Integral Calculus Primer

The study of integral calculus is perhaps best introduced by translating the word calculus which comes from the Latin phrase which means ‘small stone’. Calculus is generally split into two main sections – Differential Calculus and Integral Calculus. The former splits problems into small pieces to try and understand how it changes whereas Integral calculus joins the pieces together to try and understand the sum of the parts.

Integral calculus is used to solves a series of problems found anywhere;

  • How do you work out the area of a curve?
  • How can you work out the length of the curve?
  • How fast is something falling?
  • Where will a thrown object land?

You can use the tools covered in integral calculus to work out problems like this and many others. The core idea to remember though is they are all about ‘changes’ – changes in speed, distance, height and so on. The below video demonstrates what is meant by the area under the curve and how you can use simple rectangles to define the area. It included simple examples using a spreadsheet program to calculate – it is a very well done and important introduction to integral calculus.

There are lots more great examples that you can find both on YouTube and on the various educational sites, if you can’t get access based on your location try this which shows you a VPN that isn’t banned by the majority of sites like Netflix and others.
Integral calculus is used to assign values to functions specifically to try and calculate changes in area, volume and similar concepts that can be described by adding small changes together.

There are two main operations which are used here – integration and it’s inverse differentiation. This is no new mathematical concept, indeed the first principles of integration were determined by no less than Isaac Newton and Gottfried Leibniz in the end of the 17th Century. The concept and practice have of course been further developed up to the present day by people like Bernhard Riemann who produced the first comprehensive mathematical definition.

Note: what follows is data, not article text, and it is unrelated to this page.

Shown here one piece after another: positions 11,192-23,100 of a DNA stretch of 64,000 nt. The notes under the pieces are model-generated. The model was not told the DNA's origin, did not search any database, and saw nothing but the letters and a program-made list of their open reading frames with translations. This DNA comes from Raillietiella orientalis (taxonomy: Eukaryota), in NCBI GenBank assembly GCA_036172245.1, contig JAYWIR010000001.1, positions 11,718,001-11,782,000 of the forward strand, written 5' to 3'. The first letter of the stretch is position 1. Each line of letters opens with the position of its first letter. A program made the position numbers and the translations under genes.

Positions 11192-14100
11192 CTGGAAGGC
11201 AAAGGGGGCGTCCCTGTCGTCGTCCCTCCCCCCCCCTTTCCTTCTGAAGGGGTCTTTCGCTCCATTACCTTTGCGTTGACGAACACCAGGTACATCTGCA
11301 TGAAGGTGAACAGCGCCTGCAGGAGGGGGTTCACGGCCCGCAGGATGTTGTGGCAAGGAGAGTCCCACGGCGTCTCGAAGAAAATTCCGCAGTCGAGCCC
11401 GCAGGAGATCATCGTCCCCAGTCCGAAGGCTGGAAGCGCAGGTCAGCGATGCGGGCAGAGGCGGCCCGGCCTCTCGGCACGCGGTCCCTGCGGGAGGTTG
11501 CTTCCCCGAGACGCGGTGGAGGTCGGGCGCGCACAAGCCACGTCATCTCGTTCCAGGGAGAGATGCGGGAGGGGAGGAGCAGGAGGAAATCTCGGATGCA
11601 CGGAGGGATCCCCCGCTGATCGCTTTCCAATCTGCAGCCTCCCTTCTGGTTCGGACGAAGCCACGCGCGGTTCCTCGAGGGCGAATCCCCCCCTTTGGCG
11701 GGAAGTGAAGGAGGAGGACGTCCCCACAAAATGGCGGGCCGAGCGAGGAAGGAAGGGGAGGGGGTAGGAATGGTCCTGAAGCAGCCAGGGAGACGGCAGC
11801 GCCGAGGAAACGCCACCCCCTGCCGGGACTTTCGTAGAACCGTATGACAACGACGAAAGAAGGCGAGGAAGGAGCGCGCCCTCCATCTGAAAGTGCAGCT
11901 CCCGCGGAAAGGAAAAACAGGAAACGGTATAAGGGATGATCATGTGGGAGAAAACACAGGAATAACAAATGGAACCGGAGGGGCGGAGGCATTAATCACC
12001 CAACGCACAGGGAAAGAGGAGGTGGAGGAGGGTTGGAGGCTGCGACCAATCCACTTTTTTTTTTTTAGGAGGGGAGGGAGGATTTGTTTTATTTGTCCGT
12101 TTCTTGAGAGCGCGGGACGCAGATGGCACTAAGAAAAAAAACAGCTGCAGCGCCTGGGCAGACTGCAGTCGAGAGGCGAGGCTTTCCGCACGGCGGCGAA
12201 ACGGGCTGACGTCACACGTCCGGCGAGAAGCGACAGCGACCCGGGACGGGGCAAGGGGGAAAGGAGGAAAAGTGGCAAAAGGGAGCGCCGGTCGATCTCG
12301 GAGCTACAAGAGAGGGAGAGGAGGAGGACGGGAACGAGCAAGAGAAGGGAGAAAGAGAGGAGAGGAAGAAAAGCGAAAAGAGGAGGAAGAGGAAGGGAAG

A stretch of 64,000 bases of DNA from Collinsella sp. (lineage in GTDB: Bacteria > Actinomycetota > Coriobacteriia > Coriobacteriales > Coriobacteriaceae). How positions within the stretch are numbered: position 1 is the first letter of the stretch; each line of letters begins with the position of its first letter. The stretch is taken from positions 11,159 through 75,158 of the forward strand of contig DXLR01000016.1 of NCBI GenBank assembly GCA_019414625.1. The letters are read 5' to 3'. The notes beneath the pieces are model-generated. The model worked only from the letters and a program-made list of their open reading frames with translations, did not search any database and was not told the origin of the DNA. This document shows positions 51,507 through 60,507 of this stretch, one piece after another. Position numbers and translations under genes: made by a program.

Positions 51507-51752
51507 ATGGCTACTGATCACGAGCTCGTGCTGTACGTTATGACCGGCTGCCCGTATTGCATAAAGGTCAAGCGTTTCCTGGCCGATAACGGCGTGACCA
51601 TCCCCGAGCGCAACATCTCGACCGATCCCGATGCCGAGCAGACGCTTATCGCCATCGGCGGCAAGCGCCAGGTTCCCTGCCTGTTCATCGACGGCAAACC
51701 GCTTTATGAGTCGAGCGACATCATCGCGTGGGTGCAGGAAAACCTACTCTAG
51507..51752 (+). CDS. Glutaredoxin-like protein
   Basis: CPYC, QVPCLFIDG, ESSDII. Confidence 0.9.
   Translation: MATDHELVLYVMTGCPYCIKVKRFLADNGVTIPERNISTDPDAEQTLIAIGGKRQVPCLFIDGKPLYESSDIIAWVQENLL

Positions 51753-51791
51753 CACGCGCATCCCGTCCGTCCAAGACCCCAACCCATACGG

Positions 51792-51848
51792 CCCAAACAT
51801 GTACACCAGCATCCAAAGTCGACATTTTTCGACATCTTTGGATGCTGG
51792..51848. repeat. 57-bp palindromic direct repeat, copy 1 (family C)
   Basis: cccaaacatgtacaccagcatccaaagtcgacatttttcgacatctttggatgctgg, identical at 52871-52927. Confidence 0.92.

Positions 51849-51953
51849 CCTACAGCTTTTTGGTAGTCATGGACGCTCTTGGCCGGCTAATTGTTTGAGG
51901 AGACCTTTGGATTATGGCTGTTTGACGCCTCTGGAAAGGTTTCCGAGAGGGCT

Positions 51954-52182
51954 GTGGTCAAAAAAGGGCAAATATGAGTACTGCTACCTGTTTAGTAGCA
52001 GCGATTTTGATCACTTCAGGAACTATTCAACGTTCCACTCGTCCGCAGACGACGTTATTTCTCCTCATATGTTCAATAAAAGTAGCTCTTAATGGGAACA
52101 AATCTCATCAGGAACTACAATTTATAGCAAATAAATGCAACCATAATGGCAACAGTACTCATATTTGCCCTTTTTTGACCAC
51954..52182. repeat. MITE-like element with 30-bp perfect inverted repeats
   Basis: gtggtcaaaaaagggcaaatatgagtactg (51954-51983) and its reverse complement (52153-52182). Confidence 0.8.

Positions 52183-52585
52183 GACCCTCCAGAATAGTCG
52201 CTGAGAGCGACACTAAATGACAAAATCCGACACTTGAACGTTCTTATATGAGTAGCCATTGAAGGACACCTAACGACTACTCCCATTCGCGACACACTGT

Further Reading

Too Much Math Is a Bad Thing for Young Minds

Taking Calculus senior year in high school officially turned me off to math, as it probably does for many high schoolers.  While the practicality and logical application of other math subjects is obvious, Calculus is just too advanced for practical application.  While it’s great for future math majors, its complexity and disconnect with the real world make it off-putting.  In fact it could be argued that forcing teens to take advanced math is partially to blame for our crisis with STEM.

Basic math is critical for survival; that was true long ago and it certainly still holds true today.  Even the most basic activities in the home in some way or another intersect with basic math.  Whether it’s your printer telling you that your ink cartridge has just one-quarter left to go, or your attempt at filling out a bank deposit slip for several checks you received, it’s critical that you understand basic math to carry on.

Perhaps if high school and even college classes were most focused on the practical application of concepts in the real world, or even based more around current events, students would be more likely to comprehend and apply what they are learning.  Generally speaking the education system (at least in the US) is broken, primarily because it’s taking too long to evolve.